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India police agency says Wal-Mart violated investment rules

By Nandita Bose

MUMBAI (Reuters) - Wal-Mart Stores Inc violated Indian rules governing foreign investment, the country's top police agency said in a letter to a member of parliament seen by Reuters.

The Central Bureau of Investigation (CBI) said in the letter that according to its analysis, Wal-Mart's investment violated Reserve Bank of India guidelines and Foreign Exchange Management Act regulations.

However, it said violation of FEMA regulations does not fall under its remit, so it could not investigate the matter.

Wal-Mart, the world's largest retailer, has been investigated for putting money into a retailer before the government opened the sector to global players in September 2012. It entered India in 2010 with a $100 million investment in a consultancy, Cedar Support Services, which was a retailer when it began its corporate life.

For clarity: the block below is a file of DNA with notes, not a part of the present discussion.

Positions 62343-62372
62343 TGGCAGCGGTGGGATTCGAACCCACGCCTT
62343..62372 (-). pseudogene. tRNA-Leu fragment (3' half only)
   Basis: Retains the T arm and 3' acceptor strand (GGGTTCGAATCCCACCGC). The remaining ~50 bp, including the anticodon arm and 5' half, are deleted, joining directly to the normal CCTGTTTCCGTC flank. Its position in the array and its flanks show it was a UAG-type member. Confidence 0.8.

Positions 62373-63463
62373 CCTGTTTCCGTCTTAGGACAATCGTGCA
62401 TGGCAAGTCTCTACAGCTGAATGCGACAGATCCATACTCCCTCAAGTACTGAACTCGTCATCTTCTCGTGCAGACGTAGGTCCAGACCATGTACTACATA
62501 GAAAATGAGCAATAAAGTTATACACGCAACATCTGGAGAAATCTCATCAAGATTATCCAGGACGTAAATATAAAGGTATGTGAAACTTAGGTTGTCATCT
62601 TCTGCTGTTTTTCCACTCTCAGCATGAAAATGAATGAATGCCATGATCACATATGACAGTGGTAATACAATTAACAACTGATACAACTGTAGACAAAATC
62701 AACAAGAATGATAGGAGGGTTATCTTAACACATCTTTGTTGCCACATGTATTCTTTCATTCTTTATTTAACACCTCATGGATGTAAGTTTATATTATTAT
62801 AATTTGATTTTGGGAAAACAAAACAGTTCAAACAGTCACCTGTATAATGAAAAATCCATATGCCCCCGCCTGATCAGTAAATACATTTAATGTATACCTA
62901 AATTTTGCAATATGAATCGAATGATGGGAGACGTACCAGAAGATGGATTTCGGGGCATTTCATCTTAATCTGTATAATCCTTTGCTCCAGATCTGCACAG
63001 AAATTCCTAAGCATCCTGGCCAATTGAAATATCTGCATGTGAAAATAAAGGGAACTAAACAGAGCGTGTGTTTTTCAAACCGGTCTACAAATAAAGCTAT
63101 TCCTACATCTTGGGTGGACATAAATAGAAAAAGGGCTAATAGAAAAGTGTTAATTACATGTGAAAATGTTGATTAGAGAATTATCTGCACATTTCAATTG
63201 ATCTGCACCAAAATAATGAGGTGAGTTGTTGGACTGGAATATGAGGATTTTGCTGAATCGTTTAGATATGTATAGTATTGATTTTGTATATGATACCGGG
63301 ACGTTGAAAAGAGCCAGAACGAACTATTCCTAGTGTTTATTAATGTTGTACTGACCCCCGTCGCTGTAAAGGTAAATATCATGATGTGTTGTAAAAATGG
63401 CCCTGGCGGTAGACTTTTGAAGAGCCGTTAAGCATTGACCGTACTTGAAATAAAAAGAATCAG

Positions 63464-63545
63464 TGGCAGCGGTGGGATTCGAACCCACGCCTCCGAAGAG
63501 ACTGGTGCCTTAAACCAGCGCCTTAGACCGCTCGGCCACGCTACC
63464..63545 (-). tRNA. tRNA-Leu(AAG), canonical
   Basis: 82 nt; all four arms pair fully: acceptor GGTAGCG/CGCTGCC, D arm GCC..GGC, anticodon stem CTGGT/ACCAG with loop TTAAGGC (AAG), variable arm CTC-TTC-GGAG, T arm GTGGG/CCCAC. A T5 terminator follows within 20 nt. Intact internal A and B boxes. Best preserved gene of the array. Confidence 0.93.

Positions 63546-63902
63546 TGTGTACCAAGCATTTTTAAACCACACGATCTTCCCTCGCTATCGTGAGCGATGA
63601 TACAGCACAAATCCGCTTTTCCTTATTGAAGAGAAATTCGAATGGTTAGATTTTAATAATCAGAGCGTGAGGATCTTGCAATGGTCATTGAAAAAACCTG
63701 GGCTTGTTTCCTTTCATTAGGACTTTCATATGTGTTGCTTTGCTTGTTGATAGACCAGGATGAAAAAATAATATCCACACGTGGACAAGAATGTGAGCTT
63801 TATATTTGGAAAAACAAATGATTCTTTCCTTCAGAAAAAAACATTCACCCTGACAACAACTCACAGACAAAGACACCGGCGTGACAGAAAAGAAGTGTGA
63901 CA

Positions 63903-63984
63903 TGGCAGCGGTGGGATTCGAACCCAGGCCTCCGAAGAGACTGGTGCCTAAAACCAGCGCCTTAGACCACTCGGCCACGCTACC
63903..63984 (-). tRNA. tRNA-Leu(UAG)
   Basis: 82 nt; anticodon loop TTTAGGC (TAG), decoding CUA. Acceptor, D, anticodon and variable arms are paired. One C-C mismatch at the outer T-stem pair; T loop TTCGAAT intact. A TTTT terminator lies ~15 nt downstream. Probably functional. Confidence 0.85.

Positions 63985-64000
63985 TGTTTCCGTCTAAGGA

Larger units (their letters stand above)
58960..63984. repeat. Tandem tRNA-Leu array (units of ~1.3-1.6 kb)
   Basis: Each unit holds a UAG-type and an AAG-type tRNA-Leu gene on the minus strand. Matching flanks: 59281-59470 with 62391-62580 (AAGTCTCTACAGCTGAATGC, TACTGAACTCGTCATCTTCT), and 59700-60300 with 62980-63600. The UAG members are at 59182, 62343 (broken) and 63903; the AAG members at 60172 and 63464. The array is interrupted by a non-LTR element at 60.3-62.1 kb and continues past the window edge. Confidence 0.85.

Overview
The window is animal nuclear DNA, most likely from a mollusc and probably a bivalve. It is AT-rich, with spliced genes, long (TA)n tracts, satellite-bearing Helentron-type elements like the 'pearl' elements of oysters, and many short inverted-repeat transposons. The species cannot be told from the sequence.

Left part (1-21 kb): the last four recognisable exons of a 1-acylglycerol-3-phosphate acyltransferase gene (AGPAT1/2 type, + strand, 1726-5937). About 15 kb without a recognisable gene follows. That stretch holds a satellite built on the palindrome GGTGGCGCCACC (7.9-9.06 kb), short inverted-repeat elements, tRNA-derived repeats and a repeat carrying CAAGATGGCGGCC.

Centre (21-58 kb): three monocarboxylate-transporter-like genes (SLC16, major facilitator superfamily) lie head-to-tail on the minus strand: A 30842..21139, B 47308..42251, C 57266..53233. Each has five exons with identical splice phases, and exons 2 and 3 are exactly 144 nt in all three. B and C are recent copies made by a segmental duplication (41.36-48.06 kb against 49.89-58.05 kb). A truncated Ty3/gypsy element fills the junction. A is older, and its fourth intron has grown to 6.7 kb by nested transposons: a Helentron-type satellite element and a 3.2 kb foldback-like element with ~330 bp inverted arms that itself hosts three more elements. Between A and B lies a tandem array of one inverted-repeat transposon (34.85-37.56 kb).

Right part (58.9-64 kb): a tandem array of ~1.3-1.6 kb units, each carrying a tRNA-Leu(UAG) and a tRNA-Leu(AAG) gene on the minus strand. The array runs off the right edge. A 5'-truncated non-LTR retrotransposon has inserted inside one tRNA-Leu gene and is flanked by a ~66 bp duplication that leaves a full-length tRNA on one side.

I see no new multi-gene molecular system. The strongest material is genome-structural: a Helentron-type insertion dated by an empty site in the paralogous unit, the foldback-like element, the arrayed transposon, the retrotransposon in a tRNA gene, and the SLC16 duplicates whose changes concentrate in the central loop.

Wal-Mart has denied breaking investment rules and said on Friday it had cooperated with the government during the investigation.

Its entry into Asia's third-largest economy has been slowed by several issues, including an internal bribery probe and still-evolving rules governing the retail sector.

The CBI sent the letter to M.P. Achuthan, a communist member of parliament, who in September had accused Wal-Mart of breaking entry rules.

At the time, the Indian government asked its Enforcement Directorate, which investigates financial crimes, to look into the case. The Enforcement Directorate has not announced any decision and on Friday could not be reached for comment.

A CBI spokeswoman did not provide further details.

"After nine months of the case not moving ahead at the Enforcement Directorate, I wrote to the CBI and asked them to intervene and investigate and they have found violations," Achuthan told Reuters.

"This certainly takes the investigation forward and now the ED should act quickly," he said.

Senior government officials told Reuters last November that if Wal-Mart was found to have broken the law, it could face a penalty of up to three times its initial $100 million investment.

(Editing by Tony Munroe and David Holmes)

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